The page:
EU court shields ECB from disclosing key document in Greek crisis

Former Greek finance minister Yanis Varoufakis and German parliamentarian Fabio De Masi had requested access to ECB documents. [The European Union]

The European Union’s court on Tuesday (12 March) denied access to a European Central Bank (ECB) document which underpinned its decision to freeze vital funding to Greek banks in 2015, a turning point in the country’s financial crisis.

Former Greek finance minister Yanis Varoufakis and German parliamentarian Fabio De Masi, who will appeal Tuesday’s ruling, had asked to see a legal opinion informing the ECB decision.

They argued this was illegitimate and aimed at forcing Athens to cave in during bailout negotiations with its lenders.

But the EU’s General Court ruled the ECB was right to withhold the document in order to protect its “space to think”.

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“Contrary to the applicants’ claim, the ECB could legitimately take into account the hypothetical effects that the disclosure of the contested document could have on its space to think in 2015 and also after 2015,” the three judges said.

The ECB decision to freeze the amount of emergency cash it was providing to Greek banks forced Alexis Tsipras’ government to temporarily close them and impose capital controls, sinking the Greek economy and weakening his negotiating position during heated talks with international lenders.

Eventually, hard-liner Varoufakis resigned and Tsipras struck a deal with the EU that gave Greece cash in return for austerity measures and reforms.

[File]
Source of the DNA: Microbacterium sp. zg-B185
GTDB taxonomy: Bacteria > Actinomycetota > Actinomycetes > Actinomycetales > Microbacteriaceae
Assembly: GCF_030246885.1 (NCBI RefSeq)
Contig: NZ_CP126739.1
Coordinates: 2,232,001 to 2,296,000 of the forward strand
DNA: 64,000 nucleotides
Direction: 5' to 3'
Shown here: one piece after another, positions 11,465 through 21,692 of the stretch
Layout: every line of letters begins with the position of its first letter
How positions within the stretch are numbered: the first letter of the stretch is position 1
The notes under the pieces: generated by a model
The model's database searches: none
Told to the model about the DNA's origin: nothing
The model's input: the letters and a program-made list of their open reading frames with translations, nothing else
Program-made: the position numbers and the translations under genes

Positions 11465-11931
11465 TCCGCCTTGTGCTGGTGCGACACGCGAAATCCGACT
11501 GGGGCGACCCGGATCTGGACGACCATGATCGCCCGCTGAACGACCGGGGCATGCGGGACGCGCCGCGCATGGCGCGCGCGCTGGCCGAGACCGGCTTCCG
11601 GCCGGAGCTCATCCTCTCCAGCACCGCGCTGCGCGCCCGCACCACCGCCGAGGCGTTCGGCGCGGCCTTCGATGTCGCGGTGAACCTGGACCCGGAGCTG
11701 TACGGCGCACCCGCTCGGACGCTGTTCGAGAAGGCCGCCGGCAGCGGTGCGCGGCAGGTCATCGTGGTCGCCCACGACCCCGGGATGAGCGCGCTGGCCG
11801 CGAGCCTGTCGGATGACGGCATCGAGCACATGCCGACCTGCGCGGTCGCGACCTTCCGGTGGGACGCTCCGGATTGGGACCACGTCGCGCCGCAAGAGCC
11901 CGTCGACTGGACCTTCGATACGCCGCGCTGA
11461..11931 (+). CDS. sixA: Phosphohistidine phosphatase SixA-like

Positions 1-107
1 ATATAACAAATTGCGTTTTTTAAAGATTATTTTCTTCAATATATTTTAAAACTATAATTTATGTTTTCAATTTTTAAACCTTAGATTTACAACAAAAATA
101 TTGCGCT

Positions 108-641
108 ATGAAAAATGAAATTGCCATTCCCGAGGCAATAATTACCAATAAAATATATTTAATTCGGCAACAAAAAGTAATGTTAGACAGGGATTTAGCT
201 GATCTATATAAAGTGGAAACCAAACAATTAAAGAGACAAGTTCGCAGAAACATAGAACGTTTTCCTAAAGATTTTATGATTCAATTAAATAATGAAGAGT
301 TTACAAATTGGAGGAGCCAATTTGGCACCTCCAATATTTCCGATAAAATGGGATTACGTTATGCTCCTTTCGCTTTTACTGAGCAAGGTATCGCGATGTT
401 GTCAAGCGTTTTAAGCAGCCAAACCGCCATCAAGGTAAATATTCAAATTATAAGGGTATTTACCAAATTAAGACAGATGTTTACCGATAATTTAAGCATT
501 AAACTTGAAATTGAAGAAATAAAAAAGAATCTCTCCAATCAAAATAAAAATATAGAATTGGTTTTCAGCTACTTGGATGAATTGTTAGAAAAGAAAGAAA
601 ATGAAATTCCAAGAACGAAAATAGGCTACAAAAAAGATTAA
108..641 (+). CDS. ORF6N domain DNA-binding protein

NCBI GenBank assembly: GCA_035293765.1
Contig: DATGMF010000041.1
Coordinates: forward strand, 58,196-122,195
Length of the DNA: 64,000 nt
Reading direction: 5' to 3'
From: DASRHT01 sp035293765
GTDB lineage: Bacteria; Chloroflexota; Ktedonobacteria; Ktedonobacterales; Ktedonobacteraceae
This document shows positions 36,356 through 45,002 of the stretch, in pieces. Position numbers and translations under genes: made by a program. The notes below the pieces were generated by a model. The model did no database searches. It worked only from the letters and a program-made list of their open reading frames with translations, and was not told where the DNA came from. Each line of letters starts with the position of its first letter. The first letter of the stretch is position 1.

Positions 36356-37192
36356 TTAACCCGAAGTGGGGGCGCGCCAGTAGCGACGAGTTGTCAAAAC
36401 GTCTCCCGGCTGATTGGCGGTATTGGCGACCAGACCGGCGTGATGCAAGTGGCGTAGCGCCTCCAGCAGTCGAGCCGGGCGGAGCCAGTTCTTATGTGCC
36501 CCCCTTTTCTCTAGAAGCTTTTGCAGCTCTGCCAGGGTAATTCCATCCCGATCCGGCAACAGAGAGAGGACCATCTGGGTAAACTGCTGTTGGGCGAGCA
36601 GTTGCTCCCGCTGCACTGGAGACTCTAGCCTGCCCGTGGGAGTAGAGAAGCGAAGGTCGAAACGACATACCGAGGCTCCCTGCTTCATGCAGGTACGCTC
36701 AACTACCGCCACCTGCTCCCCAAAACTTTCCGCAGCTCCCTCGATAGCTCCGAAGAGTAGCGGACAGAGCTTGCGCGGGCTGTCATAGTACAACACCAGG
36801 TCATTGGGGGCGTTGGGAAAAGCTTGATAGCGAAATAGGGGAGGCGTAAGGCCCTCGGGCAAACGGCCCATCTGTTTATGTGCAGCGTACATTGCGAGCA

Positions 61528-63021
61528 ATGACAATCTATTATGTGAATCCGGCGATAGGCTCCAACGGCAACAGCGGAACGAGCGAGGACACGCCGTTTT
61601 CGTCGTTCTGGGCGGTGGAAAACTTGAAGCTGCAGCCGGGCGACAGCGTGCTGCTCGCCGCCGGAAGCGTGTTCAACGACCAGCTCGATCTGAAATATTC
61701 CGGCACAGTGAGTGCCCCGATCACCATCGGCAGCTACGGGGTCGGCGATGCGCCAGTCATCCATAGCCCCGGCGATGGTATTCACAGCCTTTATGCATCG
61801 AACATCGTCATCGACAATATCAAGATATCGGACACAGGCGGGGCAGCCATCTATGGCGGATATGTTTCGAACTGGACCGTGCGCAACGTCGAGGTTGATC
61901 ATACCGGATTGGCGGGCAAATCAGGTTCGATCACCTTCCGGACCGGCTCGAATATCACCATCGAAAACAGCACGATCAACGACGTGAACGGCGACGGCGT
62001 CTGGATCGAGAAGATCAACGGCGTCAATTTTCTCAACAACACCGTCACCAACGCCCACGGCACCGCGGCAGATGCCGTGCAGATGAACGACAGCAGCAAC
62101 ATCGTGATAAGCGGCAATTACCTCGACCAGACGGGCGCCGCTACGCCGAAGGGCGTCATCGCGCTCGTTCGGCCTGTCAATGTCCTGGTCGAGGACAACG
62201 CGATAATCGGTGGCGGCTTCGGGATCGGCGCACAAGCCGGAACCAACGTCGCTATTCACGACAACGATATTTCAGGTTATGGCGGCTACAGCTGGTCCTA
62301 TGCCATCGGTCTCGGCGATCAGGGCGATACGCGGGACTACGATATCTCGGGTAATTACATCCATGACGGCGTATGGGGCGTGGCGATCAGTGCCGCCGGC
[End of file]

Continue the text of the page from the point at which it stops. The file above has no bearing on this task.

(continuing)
De Masi said he and Varoufakis would challenge the verdict, which could now go to the European Court of Justice, the highest court in the EU.

“The ruling…stinks,” De Masi said in a statement, adding “transparency should not prevent the ECB from thinking.”

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A spokesman for the ECB declined to comment.

The document requested by Varoufakis and De Masi relates to the power of ECB’s Governing Council to intervene in decisions made by the euro zone’s 19 national central banks, such as the supply of Emergency Liquidity Assistance (ELA).

After their request was rejected by the ECB, the pair turned to the EU’s General Court.

The ECB said at the time the case was filed that the legal opinion preceded the decision to withhold Greek funding by at least two months, adding it was not disclosed due its “validity for future deliberations on ELA” and other matters.

The ECB’s Agreement on ELA, published in 2017, prohibits national central banks from providing emergency cash if it threatens price stability or payments in the euro zone’s monetary system.

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